Small businesses can experience cash flow needs without warning and therefore any investment should be accessible in the short term. Once you have built an emergency fund to deal with short-term requirements you can start moving some of your investments to the longer-term where you can achieve higher returns but will also experience higher volatility.

I would suggest a spread of investments ranging from cash in the bank to low-risk income funds, higher risk bond funds and even low-equity multi-asset funds further out on the risk /return timeline.

The ideal structure of these investments will depend on the amount of access and time you can afford to wait for the money to become accessible when a need arises.

Money that falls outside the framework of being required by your business can be invested into long-term unit trusts where the ideal term is at least 5 years.

The costs associated with this investment strategy are usually all levied monthly and there are generally no penalties when one needs access to the cash.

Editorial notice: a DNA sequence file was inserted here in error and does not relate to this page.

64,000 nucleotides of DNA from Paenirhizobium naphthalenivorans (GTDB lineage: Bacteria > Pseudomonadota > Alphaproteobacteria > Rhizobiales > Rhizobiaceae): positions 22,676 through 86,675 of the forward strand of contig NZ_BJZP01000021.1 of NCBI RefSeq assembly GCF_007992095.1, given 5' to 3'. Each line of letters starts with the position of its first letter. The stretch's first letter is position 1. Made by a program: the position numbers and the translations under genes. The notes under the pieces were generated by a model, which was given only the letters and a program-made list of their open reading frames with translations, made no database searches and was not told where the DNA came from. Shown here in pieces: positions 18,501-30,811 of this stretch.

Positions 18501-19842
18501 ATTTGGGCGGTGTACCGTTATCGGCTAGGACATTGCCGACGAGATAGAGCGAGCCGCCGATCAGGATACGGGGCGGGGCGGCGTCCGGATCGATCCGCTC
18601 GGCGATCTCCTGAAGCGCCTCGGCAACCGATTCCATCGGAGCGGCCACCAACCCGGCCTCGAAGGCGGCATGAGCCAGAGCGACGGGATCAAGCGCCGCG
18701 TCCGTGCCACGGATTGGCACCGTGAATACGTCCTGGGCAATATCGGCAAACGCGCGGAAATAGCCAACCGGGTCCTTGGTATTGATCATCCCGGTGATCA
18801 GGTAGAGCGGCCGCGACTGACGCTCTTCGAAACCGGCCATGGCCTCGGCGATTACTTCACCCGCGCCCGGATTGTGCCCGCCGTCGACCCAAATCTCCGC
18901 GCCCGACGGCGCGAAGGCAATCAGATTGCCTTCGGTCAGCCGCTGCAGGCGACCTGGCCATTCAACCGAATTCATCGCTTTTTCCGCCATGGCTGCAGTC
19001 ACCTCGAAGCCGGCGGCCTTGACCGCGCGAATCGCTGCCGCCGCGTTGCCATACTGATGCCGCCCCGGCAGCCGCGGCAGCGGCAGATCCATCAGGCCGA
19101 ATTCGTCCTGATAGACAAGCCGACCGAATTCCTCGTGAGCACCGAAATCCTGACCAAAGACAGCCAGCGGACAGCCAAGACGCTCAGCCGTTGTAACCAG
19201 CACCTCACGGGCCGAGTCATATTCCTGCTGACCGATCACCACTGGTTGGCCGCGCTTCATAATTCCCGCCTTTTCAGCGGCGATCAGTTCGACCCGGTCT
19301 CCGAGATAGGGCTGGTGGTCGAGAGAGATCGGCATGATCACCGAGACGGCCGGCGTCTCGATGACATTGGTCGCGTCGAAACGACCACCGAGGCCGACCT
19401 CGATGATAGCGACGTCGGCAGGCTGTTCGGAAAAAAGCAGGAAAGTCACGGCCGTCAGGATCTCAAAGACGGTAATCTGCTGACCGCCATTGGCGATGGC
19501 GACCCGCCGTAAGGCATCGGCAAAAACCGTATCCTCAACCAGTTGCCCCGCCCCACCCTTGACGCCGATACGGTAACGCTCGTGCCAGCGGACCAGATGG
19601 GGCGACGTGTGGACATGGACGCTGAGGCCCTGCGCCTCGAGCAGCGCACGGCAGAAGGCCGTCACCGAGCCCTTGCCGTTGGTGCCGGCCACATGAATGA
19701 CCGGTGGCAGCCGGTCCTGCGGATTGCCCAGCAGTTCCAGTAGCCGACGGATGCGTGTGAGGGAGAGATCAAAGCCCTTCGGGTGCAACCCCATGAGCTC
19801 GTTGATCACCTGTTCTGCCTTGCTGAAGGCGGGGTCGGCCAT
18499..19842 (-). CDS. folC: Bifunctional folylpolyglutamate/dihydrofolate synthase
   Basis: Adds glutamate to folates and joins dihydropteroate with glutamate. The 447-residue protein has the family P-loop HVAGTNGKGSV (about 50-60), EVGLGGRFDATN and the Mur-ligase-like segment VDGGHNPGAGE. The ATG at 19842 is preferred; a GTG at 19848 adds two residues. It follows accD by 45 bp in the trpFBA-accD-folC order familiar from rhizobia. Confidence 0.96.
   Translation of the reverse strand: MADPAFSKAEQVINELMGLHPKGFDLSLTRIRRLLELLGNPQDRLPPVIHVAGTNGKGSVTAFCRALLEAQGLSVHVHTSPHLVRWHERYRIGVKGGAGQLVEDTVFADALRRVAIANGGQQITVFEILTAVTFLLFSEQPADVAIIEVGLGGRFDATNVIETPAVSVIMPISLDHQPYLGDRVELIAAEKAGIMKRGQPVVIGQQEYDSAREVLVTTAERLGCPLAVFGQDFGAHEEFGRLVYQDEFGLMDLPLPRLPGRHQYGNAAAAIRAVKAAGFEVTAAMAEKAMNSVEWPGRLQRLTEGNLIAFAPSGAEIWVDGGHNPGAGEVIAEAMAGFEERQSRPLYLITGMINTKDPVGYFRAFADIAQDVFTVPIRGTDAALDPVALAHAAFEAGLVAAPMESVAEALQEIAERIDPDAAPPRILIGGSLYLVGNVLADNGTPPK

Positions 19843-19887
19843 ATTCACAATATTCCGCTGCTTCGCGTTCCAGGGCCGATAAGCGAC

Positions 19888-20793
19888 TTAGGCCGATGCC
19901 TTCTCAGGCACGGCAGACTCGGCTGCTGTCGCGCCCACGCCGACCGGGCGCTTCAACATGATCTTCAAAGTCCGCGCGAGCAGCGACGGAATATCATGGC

I would suggest that you look for a good financial adviser to assist with this. There are many other issues that small business owners experience as their businesses grow, and it is ideal to understand these issues before your business gets too big.

Karen Rimmer, Head: Distribution at PSG Insure

People are shocked when they find out that I don’t have car insurance but I’m a very responsible driver who always obeys the rules of the road. Do I really need it?

One of the most common myths relating to vehicle insurance is that only bad drivers need it. In fact, many South Africans like yourself opt not to take out cover on their vehicles for this reason, fuelled by the belief that responsible driving practices will suffice in mitigating all possible risks on the road.

Unfortunately, no matter how responsibly you drive, accidents do happen, and vehicle insurance provides a safety net for when things go wrong. Vehicle insurance can safeguard you against the high cost of a write-off or expensive damage after an accident if the responsible party does not have insurance. Cover extends to both the actions of the insured driver as well as other drivers on the road. With a few different options available, an insurance adviser can be a great help in finding the right fit for your unique situation and budget.